U.S. investment experts warn U.S. economy remains ‘shaky’

Source: Sina Finance

Roschelle pointed out that addressing the supply side of the economy is the only way to solve it.

Mitch Roschelle, founding partner at Macro Trends Advisors LLC, warned Sunday that while many economists and analysts viewed the April jobs report as positive, the U.S. economy was still in a “shaky” state.

The U.S. economy posted solid job growth in April, data on Friday showed, a sign that the labor market remains strong despite headwinds including rising interest rates, soaring inflation, worsening labor shortages and fears of an economic slowdown.

Employers added 428,000 jobs in April, beating the 391,000 jobs forecast by economists at Refinitiv, the Labor Department said in its monthly payroll report on Friday. This marks the 12th consecutive month that job growth has exceeded 400,000. Meanwhile, the unemployment rate held steady at 3.6%, the lowest level since February 2020.

Mitch Roschelle acknowledged that “the unemployment rate is going down” with more than 400,000 jobs added, but noted that “one of the reasons the unemployment rate is down is that our labor force participation rate is down” and that “it’s actually the first time in three months. decline, which means fewer people are entering the labor market.”

Roschelle pointed to data from the Job Openings and Labor Turnover Survey (JOLTS) released on Tuesday, which showed a record 11.5 million job openings in the U.S. in March. Roschelle said:

So for some reason we have a distorted labor market where there are open jobs and we can’t find people for them, when you’re not really fully employed, we don’t, you really don’t have that strong economy, This means we may not be able to weather this inflationary storm as much as we would like.

Roschelle also pointed to Labor Department data, which showed on Friday that average hourly earnings rose 5.5% in March from a year earlier, down slightly from 5.6% the previous month. The data came amid a surge in inflation, which hit a 40-year high in March.

Last month, the Labor Department said the consumer price index (CPI), which measures a range of goods including gasoline, health care, groceries and rent, rose 8.5% in March from a year earlier, the fastest pace since December 1981. speed up. Inflation reached 8.9%. Prices rose 1.2% in a month from February, the largest monthly gain since 2005. Inflation data for April will be released on Wednesday.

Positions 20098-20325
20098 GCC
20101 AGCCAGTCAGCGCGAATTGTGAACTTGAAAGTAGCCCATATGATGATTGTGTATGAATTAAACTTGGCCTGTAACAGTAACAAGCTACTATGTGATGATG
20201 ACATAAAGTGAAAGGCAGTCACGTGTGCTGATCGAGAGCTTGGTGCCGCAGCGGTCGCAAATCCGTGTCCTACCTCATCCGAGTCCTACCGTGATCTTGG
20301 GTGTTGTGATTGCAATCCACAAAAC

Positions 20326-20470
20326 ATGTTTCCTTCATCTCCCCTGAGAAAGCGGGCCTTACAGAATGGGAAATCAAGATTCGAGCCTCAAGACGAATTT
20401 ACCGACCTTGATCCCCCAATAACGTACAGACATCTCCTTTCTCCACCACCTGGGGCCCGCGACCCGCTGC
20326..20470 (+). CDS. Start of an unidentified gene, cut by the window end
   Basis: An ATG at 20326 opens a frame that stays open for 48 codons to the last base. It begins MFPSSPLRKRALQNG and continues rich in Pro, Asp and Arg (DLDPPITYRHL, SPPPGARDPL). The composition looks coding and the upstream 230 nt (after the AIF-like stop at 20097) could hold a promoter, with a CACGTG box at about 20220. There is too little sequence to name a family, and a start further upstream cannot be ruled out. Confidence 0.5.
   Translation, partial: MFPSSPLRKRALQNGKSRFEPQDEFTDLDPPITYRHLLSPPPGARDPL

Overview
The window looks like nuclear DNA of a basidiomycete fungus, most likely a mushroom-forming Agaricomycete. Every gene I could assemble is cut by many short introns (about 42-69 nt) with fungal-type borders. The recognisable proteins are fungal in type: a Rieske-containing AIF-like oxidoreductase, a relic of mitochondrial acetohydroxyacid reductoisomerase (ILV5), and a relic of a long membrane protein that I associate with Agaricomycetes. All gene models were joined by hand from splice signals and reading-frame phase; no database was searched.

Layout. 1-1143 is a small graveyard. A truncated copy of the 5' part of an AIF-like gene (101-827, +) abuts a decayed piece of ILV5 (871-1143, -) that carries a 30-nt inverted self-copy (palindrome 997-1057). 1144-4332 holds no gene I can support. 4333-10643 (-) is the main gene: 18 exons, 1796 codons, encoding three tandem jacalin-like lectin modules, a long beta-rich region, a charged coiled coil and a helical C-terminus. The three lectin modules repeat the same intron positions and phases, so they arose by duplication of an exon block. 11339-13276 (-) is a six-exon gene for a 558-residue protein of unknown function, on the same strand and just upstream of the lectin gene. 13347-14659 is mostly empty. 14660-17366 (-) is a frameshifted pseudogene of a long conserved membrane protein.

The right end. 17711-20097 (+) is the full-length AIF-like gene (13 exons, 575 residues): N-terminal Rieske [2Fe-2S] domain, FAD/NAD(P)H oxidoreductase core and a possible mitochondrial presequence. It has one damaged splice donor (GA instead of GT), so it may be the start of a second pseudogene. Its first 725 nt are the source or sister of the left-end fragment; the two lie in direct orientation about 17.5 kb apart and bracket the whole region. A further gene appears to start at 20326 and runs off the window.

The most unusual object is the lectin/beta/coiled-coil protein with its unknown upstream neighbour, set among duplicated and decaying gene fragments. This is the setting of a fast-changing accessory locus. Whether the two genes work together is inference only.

Roschelle argued Sunday:

I think the Fed is denying we have an inflation problem and saying it’s just temporary for too long.

When it comes to printing money, the U.S. Federal Bureau of Mint and Printing in Washington has printed trillions of dollars to help us through the Covid-19 crisis, but they are late in acknowledging that we have to stop the process of printing money.

He then pointed to the factors that contribute to inflation in terms of fiscal policy. Roschelle said:

I think we are continuing to stimulate the demand side of the economy and the recent nearly $2 trillion rescue bill was unnecessary. It just keeps pumping money into the economy, and quite simply, too much money chasing too little is what causes inflation.

We still haven’t solved the supply side of the economy, but that’s the only way to fix it, ” he continued, noting that ” it’s really not the Fed’s job ” and that Congress needs to act to “try to find a way” to fix and stimulate The supply side of the economy, stop stimulating demand.”


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